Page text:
but there was no way it was ever going to be offered.

And as Hillary's VP he'd have been out of the Senate, where (if he wasn't going to be President) he belongs.

Similarly, a lot of people seemed to think Elizabeth Warren should have been the VP pick, this before Kaine was tapped. Some of these were the very same ones who didn't want her to run in the first place, because she belonged in the Senate. Again, if she's not going to be at the top of the ticket, she needed to stay in the Senate. Which is what's happened.

Personally, I wish she'd run, forced Hillary out of the race, and selected Bernie as her VP. That would have been my dream team.

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Response to PoindexterOglethorpe (Reply #40)

Sat Dec 3, 2016, 01:10 PM

41. They would've probably won but might've been a tad too activist for our corporate sponsors to allow.

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Response to ALBliberal (Original post)

Fri Dec 2, 2016, 11:56 PM

6. It wouldn't have been a good choice.

Anything negative that Bernie said against Hillary during the primaries would have been used by Trump during the general election.

The only times that I can recall a president choosing a VP from among the other candidates in the primary are when Kennedy chose LBJ and Reagan chose Bush. In both cases it resulted in that party taking Texas. The only way choosing Bernie would have helped is for at least three different states to flip (such as the ones where the recounts are being held). While having Bernie on the ticket may have attracted some voters on the left, it can also be pointed out that the pick may have alienated voters that are moderate.

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Response to TexasTowelie (Reply #6)

Sat Dec 3, 2016, 12:00 AM

8. 'Anything negative that Bernie said against Hillary during the primaries'

Romney & Trump seem to have gotten over that. Romney has no self respect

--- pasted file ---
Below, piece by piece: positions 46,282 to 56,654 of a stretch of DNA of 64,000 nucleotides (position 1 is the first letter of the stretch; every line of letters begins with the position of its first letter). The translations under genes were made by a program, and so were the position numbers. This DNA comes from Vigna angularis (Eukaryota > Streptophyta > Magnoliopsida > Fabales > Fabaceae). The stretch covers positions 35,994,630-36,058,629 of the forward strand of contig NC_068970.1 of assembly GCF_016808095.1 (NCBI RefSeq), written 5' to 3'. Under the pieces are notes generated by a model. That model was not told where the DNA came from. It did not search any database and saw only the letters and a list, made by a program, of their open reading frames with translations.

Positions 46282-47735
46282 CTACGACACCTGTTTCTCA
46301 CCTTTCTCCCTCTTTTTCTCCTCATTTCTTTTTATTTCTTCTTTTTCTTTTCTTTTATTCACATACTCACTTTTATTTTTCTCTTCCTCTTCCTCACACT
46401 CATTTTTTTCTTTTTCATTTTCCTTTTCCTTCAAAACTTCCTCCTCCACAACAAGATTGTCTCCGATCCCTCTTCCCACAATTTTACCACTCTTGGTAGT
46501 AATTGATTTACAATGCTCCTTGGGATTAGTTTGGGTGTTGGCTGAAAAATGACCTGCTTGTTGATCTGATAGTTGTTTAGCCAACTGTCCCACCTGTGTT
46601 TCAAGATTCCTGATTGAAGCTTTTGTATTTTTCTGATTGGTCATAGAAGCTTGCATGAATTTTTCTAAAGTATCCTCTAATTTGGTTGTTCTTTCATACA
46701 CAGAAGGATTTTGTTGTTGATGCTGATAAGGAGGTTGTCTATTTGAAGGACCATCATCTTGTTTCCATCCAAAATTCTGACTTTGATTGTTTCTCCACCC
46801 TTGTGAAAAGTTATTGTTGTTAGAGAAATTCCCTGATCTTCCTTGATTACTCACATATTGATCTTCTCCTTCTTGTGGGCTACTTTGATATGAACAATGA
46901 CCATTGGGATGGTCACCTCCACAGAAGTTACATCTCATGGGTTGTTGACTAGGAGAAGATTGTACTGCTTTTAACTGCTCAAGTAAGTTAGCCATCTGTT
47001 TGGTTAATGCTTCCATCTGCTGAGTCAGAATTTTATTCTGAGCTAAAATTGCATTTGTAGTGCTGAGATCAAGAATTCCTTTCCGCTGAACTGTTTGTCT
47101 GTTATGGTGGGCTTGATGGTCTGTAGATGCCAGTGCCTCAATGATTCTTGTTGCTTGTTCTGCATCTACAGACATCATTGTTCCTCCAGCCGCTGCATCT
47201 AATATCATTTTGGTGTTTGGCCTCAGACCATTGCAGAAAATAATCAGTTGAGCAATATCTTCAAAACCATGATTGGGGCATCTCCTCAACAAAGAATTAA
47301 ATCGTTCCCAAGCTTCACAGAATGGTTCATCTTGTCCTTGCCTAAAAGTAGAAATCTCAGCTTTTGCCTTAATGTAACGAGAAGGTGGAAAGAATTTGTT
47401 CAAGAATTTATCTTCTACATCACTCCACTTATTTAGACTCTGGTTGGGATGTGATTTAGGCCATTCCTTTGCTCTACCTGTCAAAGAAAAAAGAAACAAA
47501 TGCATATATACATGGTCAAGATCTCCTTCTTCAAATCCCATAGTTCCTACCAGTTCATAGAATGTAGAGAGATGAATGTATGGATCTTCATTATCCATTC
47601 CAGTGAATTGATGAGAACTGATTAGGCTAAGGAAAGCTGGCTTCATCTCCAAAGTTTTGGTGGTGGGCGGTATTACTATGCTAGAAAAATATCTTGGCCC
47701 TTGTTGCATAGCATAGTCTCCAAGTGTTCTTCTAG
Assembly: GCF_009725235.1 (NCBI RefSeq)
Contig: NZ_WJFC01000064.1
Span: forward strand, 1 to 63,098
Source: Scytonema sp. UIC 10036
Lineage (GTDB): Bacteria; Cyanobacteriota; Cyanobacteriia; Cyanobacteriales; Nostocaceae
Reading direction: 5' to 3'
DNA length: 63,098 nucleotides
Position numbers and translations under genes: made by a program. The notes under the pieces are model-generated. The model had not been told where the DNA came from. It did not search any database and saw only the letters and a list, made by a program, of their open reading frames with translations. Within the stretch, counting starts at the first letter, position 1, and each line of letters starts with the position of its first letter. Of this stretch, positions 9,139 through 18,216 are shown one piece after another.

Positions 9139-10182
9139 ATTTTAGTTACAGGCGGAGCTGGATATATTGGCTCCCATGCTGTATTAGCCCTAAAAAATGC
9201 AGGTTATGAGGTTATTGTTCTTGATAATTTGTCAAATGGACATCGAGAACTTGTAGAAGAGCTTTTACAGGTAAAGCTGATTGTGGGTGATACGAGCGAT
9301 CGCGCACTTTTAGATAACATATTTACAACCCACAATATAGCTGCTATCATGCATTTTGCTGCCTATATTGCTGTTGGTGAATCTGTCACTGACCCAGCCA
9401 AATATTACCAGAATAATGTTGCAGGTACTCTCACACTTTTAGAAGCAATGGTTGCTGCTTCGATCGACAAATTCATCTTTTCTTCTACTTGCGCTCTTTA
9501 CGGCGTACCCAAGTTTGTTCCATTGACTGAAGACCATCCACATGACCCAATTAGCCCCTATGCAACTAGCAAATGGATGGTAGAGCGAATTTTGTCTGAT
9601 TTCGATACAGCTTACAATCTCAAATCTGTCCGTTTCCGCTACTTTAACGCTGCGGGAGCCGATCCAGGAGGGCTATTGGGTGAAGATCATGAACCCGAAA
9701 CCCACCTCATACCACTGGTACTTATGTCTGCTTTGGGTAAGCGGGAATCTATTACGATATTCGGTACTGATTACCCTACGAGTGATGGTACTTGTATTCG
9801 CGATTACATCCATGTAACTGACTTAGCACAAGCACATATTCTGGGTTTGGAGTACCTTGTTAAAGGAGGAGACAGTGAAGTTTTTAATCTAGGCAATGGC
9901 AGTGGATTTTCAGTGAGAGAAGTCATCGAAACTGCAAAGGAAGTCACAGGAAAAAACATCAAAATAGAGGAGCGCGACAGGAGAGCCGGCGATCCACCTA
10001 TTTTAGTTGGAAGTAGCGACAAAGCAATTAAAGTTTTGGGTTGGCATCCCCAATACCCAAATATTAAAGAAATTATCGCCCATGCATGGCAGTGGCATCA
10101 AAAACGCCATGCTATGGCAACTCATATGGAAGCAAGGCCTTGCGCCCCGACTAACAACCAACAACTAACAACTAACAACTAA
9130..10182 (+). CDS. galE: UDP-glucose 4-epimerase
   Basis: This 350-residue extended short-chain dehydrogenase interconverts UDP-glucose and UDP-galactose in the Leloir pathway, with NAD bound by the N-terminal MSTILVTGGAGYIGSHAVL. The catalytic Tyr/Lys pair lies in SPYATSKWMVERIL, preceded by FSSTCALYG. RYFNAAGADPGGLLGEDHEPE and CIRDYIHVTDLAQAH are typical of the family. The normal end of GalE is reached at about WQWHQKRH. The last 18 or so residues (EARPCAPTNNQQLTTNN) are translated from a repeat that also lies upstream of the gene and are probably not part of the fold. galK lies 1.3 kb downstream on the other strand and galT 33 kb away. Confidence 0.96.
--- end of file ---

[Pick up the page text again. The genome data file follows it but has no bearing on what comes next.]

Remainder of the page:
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Response to TexasTowelie (Reply #6)

Sat Dec 3, 2016, 12:01 AM

9. All good points.

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Response to TexasTowelie (Reply #6)

Sat Dec 3, 2016, 12:16 AM

12. Let's not forget that

Bernie won Wisconsin and Michigan in the primary. Exit polls show he beat Hillary 72%-28% among independents in Wisconsin. In Michigan, he beat her 71%-28% among independents. 72%-26% in Pennsylvania. 66%-33% in Ohio. 72%-28% in Indiana. 67%-33% in Missouri. 58%-34% in North Carolina. If Hillary brought in the centrist Democrats and Bernie brought in the left and independents, I think that could have been a winning combo.

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Response to PatsFan87 (Reply #12)

Sat Dec 3, 2016, 01:03 AM

22. Keep in mind that those winning percentages that you mention

are among independents that voted in the Democratic primary and not the total population of independents. We also don't know how many of those independents that voted in the Democratic primary decided to vote for Hillary in the general election. In addition, when Clinton selected Tim Kaine as a running mate Virginia was considered a toss-up state so while picking Sanders may have help somewhere it could also resulted in losing Virginia in the general election.

In the genera election there wasn't much said about Hillary's selection of Tim Kaine as a running mate since he was recognized to have the minimum qualifications to be president by both parties because of his previous political experience. If Hillary had selected Bernie then Bernie would have become an issue for the Republicans where her judgment would have been questioned. There would be more scrutiny on issues barely mentioned during the primaries and despite Bernie's appeal to many, there are also many liabilities associated with Bernie. Those liabilities did not exist by having Kaine as a running mate. It's because of those liabilities that I believe that any votes that she might have gained would have also been lost if she selected Sanders.

At this point there is nothing to be gained by posting an OP of this nature and all it does is to rekindle the divisiveness that was present during the primaries. As the nominee selected by the party, Clinton deserves the respect of selecting whoever she believes will be the best choice to carry out her policies as VP and also carry out her policies if something happened to her while she was in office. She felt that Kaine was a better choice than Sanders for furthering those goals.

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Response to TexasTowelie (Reply #22)

Sat Dec 3, 2016, 01:13 AM

27. Not a lot of argument here, it's all purely speculation at this point.